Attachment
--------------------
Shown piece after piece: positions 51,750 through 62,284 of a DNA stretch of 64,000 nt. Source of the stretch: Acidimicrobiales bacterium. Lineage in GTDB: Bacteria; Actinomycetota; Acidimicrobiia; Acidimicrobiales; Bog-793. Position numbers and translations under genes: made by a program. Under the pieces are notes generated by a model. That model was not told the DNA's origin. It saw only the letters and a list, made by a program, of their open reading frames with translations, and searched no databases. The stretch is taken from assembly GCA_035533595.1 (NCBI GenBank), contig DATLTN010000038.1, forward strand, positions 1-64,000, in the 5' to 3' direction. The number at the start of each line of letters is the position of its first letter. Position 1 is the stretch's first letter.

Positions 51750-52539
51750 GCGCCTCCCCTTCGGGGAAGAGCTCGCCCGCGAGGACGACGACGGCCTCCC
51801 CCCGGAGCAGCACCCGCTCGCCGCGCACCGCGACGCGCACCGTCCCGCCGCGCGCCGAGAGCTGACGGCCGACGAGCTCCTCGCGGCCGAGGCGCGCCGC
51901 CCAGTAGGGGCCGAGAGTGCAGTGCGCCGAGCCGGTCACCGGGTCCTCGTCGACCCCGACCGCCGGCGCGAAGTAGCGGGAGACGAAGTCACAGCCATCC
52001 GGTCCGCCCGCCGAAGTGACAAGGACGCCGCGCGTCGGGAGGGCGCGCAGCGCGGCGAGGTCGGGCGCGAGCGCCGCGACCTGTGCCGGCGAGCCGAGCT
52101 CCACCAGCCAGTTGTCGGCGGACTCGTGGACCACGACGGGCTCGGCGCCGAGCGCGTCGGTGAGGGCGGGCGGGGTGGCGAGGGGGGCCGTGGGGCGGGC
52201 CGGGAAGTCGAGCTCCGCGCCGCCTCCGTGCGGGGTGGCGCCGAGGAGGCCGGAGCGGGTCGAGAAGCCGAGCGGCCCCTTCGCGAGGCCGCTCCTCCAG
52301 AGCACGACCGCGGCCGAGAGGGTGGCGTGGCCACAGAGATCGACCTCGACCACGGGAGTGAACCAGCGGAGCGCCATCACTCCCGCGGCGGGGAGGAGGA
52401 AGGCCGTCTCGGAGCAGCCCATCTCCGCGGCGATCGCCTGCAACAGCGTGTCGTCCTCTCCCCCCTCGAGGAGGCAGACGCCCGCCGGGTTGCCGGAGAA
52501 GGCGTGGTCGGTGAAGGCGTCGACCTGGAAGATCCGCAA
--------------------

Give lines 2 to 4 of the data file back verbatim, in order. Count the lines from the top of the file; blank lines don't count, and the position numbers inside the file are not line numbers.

Positions 51750-52539
51750 GCGCCTCCCCTTCGGGGAAGAGCTCGCCCGCGAGGACGACGACGGCCTCCC
51801 CCCGGAGCAGCACCCGCTCGCCGCGCACCGCGACGCGCACCGTCCCGCCGCGCGCCGAGAGCTGACGGCCGACGAGCTCCTCGCGGCCGAGGCGCGCCGC